Establishing a ministerial portfolio that superintends over public sector procurement and enacting a new law that enables citizens to sue corrupt public officials would help strengthen the fight against corruption, according to the Zimbabwe Anti-Corruption Commission (Zacc).
The recommendations are contained in a research on corruption in public procurement done in line with Section 255 (1) (h) of the Constitution, which allows Zacc “to make recommendations to the Government and other persons on measures to enhance integrity, accountability and prevent improper conduct in the public and private sectors”.
Zacc spokesperson Commissioner John Makamure said the submissions for a new ministry that deals with public sector procurement have since been submitted to the Office of the President and Cabinet, and would soon be tabled before Parliament.
“Remember, every Government entity and institution at every level is accountable to Parliament. The dissemination workshops (held last week) were well-attended by the relevant stakeholders who unanimously endorsed our findings and recommendations,” he said.
“We strongly believe implementation of these findings and recommendations will go a long way in preventing corruption.”
It is envisaged that the mulled portfolio would house the Procurement Regulatory Authority of Zimbabwe (Praz) and the Office of the Ombudsman for Public Procurement.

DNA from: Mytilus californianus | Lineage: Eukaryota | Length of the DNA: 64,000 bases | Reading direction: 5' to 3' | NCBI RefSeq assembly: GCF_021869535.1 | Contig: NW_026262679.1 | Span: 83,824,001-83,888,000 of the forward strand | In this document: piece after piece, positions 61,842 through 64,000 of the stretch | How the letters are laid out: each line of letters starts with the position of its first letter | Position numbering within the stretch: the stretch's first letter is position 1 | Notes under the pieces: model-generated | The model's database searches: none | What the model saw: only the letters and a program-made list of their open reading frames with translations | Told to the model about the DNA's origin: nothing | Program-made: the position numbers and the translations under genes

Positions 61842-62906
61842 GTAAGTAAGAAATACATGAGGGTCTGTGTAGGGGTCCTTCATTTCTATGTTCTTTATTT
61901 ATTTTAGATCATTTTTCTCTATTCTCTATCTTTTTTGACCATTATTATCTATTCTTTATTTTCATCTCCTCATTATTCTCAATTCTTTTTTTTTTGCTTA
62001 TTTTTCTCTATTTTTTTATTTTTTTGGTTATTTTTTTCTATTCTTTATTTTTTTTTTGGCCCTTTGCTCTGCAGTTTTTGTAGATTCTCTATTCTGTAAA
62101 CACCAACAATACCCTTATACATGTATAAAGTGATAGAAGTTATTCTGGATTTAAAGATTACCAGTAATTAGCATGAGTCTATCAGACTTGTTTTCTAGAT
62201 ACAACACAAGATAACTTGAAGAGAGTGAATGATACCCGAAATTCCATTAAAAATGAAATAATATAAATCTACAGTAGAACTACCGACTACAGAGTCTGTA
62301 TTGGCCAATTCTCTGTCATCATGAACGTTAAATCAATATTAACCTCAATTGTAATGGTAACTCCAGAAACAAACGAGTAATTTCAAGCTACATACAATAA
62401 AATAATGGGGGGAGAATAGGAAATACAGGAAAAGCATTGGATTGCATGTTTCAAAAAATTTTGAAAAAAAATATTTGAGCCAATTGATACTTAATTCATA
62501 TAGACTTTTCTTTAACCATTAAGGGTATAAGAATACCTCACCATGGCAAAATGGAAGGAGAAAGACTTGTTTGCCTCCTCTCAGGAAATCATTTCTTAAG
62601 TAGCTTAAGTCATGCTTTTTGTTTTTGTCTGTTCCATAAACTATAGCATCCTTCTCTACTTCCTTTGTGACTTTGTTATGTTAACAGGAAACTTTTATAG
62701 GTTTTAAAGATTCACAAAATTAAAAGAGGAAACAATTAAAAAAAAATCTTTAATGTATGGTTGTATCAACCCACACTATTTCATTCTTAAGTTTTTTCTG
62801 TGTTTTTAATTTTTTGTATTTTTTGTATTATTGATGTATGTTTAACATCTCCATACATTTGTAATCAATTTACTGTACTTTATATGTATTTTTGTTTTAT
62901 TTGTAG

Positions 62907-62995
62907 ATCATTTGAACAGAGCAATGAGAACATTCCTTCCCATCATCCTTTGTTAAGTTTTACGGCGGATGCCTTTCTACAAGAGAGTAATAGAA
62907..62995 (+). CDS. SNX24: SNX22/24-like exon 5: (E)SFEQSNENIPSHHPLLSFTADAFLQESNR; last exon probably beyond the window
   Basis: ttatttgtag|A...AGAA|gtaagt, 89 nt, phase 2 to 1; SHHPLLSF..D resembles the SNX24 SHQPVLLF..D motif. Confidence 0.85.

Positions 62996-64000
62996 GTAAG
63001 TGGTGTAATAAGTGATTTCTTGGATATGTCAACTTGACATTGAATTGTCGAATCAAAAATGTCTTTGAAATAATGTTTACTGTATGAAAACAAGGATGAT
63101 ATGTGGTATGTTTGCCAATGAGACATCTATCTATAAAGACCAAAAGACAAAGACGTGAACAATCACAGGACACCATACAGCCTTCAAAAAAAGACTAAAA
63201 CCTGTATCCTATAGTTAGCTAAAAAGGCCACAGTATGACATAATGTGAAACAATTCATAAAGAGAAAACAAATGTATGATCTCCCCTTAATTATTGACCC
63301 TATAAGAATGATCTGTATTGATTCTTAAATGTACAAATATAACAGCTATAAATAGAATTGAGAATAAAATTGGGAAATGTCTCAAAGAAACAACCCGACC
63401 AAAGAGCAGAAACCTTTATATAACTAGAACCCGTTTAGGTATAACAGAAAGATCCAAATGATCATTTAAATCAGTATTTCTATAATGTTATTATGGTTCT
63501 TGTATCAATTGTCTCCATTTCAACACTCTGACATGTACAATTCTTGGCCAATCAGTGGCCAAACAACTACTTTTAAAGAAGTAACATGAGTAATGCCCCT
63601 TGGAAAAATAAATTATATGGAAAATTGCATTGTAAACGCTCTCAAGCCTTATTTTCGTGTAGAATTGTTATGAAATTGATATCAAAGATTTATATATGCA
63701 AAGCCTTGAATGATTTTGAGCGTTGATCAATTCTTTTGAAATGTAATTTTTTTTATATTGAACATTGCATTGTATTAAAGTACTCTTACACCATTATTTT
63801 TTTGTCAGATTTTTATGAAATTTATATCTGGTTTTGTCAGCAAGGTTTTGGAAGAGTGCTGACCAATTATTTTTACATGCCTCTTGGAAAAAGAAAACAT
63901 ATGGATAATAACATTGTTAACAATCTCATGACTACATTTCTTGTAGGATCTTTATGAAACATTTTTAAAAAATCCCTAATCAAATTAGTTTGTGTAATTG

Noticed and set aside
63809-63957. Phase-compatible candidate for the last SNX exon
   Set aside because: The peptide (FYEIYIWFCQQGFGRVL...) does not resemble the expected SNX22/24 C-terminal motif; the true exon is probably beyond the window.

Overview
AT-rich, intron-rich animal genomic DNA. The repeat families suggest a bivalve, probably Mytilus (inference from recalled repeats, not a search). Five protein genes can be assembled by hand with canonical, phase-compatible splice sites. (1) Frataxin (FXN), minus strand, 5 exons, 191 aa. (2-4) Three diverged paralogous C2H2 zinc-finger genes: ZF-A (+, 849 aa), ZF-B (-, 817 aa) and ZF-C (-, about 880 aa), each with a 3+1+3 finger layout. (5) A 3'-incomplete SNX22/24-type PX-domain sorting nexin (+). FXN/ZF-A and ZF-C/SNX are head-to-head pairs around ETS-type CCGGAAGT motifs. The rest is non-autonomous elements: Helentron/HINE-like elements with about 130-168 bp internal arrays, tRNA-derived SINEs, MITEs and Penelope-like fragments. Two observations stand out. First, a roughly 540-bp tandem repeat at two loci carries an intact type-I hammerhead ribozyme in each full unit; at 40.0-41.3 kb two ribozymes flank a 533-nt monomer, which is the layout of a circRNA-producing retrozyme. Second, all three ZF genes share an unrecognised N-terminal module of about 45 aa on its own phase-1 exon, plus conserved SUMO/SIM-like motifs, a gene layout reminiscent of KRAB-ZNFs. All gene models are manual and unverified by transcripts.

Most of the major arrests involving senior Government officials are linked to public procurement. Zacc chair Justice Loyce Matanda-Moyo recently warned ministers against being involved in procurement process as this has a negative bearing on how junior officers carry out their duties. The anti-graft body also recommended introducing a new law — the Zimbabwe False Claims Act (ZWFCA) — that enables citizens to privately sue perpetrators of corruption in public sector procurement.
Zacc is lobbying for prosecutorial powers and adequate resources to track procurement malpractices. Other recommendations include the adoption of laws that enable civil society and independent monitors to monitor public sector procurement, including carrying out a Corruption Vulnerability Assessment (CVA) for all public sector projects that exceed values of US$50 000.
The corrupting-fighting body is also pushing to ensure that the e-procurement platform is used at all times by the public sector. There are suggestions to scout for technical assistance from international organisations to strengthen procurement policies and capacity.
Increasing accountability and transparency on non-competitive bidding for projects or procurements of strategic importance is also being recommended.
According to Zacc, corruption bidders have to be blacklisted and shamed.
Experts say corruption in the public procurement sector leads to unfair tax burdens on the poor as corrupt public officials continuously raise taxation rates to fund corrupt-ridden public expenditures.
Last week, Treasury allocated $3,6 billion to Zacc, the National Prosecuting Authority (NPA), ZRP (Minerals, Flora and Fauna), the Auditor-General Office and Praz to improve to “capacitate and enable their effectiveness”.